Mr Van Der Kley predicts others markets australi also emerge for Australia as China's middle class ages, particularly in sectors such as health care and nursing. Australia is home to more than 1. Ultimately, though, slick diplomacy is just "packaging", says Mr Maude, the former diplomat: "China will still often object to what's inside, no matter how well wrapped.
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Australian companies are already working hard to reduce reliance on China, adds Dirk van der Kley, from policy research group China Matters, citing universities in particular. The ificant Chinese diaspora in Australia should not be overlooked, others say. Others say Australia needs to be more strategic in its canberrs - for example it could criticise China from within a group of like-minded nations rather than striking out on its own.
Chinese consumers continue to favour Australia for education and tourism, partly for this reason. But those proceeds flow directly into jobs and welfare, making China a ificant driver of Australian prosperity.
But on the political level, there's a consensus that Canberra-Beijing relations have sunk to their lowest ebb in decades. Canberra - like other democracies - can no longer overlook political reality for economic gains. But it's the market which matters here.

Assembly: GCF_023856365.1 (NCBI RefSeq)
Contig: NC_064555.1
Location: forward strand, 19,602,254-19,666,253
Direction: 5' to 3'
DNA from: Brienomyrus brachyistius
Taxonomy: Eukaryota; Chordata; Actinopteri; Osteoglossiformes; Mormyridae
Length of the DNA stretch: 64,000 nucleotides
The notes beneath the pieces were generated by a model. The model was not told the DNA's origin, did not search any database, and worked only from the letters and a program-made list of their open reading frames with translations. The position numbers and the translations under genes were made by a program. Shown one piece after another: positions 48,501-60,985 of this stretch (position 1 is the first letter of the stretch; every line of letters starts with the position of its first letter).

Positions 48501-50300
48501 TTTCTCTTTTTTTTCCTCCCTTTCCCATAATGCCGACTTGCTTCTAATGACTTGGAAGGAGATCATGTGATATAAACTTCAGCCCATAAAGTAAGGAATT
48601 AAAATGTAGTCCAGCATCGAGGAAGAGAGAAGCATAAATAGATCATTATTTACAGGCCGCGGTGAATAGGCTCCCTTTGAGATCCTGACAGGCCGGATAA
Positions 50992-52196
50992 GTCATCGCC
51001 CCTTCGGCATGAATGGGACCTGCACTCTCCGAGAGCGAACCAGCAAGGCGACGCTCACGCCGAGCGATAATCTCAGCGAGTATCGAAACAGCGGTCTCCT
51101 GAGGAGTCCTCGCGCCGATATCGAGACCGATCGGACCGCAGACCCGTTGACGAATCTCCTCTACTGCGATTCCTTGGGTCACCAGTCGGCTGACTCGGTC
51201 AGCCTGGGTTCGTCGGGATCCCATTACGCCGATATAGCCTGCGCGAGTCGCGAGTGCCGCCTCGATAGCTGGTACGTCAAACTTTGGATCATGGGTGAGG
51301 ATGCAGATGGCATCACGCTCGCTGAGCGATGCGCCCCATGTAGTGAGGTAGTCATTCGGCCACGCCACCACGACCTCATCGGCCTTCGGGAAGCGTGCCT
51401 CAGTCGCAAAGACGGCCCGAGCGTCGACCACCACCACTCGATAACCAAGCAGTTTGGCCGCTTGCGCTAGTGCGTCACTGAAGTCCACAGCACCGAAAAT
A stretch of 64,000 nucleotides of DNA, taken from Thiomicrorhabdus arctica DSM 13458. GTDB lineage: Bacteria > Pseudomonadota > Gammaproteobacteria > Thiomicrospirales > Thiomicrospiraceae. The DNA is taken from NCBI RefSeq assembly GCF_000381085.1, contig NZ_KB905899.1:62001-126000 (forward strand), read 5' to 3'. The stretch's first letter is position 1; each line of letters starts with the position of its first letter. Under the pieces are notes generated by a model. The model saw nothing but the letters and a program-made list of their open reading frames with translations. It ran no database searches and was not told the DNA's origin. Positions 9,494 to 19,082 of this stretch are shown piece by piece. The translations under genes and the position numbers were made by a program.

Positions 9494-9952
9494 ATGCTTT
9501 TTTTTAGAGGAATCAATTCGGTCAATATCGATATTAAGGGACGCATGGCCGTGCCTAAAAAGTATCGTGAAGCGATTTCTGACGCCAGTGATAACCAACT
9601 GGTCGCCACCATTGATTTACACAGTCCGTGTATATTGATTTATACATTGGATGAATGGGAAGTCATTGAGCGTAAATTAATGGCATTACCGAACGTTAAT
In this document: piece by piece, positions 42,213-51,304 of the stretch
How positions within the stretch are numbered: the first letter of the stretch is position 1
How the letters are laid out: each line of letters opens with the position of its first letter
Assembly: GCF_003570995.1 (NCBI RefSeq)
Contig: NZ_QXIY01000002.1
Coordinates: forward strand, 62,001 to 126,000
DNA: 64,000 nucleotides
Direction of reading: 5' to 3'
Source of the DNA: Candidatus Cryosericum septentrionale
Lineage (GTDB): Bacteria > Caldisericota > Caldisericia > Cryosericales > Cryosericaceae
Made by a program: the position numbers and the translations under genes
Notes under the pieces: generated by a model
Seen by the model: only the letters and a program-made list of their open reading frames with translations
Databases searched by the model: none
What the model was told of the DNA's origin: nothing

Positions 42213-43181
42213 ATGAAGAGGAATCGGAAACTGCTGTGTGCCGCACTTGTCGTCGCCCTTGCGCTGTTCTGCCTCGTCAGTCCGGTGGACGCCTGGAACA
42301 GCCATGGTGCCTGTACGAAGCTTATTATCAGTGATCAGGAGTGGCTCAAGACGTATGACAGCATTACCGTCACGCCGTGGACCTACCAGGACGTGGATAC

They also suggest hawks within the government should be reined in by Prime Minister Scott Morrison. It has been three years since a bilateral meeting of leaders, despite Australia's repeated requests. Prof Golley says she finds calls by some security analysts to turn away from China - covered heavily by the media - "depressing". Richard Maude, a former foreign policy head in the Australian government, says it is vital that Australia can co-operate with China on food security, energy and climate change.
We have done nothing nor sought to do anything that is inconsistent with our values, or have sought to be in any way hostile to our partnership with China. Cnaberra argues that Beijing has become more assertive and authoritarian.